Skip to comments.[A view from the Left] Primates: more news and views
Posted on 03/11/2005 6:33:04 PM PST by sionnsar
Main Entry: pri'mate
Pronunciation: *pr*-*m*t or esp for 1 -m*t
Etymology: Middle English primat, from Old French, from Medieval Latin primat-, primas archbishop, from Latin, leader, from primus
Date: 13th century
1 often capitalized : a bishop who has precedence in a province, group of provinces, or a nation
2 archaic : one first in authority or rank : LEADER
3 [New Latin Primates, from Latin, plural of primat-, primas] : any of an order (Primates) of mammals comprising humans, apes, monkeys, and related forms (as lemurs and tarsiers)
-pri'mate-ship \-*ship\ noun
--pri-ma'tial \pr*-*m*-sh*l\ adjective
The communiqué, with its assurance that the Primates met with Christian charity and abundant goodwill, already looks fanciful. In the past week, the Primates of Uganda and Rwanda have made statements to the effect that no new debate is needed on the subject of homosexuality. The Primate of the Southern Cone flew straight to a rally of dissenting parishes in New Westminster, Canada. Another Primate reported that conservative colleagues had been boasting of their ability to make Dr Williams do as they wanted.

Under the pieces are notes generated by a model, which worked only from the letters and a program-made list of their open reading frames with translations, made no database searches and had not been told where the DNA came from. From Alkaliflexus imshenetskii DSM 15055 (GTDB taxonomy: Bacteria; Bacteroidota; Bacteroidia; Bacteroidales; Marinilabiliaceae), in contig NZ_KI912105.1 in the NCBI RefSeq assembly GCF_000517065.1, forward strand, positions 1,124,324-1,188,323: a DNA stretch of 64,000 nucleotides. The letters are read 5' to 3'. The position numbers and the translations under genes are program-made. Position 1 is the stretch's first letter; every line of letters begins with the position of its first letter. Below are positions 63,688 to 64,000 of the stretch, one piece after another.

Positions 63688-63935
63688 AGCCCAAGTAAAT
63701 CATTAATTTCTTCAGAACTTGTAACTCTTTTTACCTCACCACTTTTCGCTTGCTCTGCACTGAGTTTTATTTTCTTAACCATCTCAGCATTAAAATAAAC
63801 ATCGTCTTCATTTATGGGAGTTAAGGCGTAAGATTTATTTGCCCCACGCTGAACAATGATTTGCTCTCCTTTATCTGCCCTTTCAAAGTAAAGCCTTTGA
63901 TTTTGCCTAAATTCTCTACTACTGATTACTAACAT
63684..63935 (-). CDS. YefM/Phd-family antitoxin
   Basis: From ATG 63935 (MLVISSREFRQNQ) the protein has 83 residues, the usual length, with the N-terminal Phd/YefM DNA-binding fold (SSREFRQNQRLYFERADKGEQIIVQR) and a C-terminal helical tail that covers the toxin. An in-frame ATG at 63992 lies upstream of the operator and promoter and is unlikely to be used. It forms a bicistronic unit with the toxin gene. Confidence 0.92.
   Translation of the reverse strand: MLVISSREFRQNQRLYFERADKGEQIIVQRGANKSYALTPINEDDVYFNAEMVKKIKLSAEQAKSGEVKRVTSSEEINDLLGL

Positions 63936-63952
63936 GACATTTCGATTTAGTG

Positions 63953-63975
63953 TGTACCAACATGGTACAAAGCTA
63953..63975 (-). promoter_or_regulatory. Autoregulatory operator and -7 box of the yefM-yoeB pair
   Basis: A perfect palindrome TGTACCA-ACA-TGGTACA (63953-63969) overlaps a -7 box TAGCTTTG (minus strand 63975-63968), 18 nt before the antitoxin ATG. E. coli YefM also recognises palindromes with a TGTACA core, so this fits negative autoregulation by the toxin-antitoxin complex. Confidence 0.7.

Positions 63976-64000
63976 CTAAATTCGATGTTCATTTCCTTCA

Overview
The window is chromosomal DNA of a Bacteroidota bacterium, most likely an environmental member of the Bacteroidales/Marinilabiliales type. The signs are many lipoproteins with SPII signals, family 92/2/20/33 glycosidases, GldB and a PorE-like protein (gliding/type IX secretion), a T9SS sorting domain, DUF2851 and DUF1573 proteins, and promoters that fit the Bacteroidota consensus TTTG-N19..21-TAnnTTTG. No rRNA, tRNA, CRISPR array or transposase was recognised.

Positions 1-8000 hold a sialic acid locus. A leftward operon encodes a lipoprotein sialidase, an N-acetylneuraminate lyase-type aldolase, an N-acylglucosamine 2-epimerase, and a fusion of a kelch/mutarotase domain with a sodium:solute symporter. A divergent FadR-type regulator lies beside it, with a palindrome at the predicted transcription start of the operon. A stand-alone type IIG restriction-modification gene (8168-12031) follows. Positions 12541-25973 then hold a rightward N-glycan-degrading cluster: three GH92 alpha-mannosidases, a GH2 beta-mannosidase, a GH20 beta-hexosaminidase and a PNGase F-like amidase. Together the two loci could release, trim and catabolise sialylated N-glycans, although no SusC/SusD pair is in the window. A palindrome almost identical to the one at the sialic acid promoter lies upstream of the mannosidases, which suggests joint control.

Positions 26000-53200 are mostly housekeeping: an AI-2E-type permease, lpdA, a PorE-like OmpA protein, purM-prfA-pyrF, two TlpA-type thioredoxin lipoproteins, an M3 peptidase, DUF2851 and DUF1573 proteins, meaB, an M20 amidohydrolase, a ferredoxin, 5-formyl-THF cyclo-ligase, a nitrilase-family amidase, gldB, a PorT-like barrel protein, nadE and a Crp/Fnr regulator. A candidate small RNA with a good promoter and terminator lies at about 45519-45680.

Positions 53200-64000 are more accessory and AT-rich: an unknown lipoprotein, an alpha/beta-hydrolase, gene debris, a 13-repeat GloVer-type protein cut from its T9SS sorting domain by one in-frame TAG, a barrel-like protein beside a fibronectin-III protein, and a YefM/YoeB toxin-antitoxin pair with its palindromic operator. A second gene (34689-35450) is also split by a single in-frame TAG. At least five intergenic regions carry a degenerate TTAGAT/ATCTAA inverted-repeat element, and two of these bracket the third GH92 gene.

What continues to shock churchpeople most, however, is the account of how the Primates from the global South were unwilling to attend eucharistic celebrations with the North Americans. Their stance was consistent with having announced themselves out of communion with the US and Canadian provinces after the consecration of an openly gay bishop and the blessing of same-sex unions. Nevertheless, their decision calls into question the very use of the term Communion for the Anglican Churches.
Eucharistic hospitality is at the core of Anglicanism. The Thirty-Nine Articles tell us not to be perturbed by the unworthiness of the ministers. If, as the Primates seem to have done, we start to calculate the unworthiness of our fellow communicants, altar rails around the world would be empty (unless, of course, we also calculate our own unworthiness). When we consider the Primates representative function, and their task of uniting the Church, the implications seem graver still.
All this has had a profoundly depressing effect on those committed to the Anglican enterprise
The Church Times news columns proceed to report various related developments, including the actions of two Global South primates, in this article: My trip was ill-timed, Venables admits. Scroll down the article for yet another copy of the text of Henry Orombis own words as reported in the New Vision newspaper of Kampala, here headlined as Ugandan: Repent or depart.
The feature articles from last weeks Church Times have become available to non-subscribers earlier than expected:
Suddenly, an end to Western arrogance by Gregory Venables
Still together, thanks to a generous spirit by Barry Morgan
The need for restraint by Stephen Sykes
Here also are some letters to the editor.
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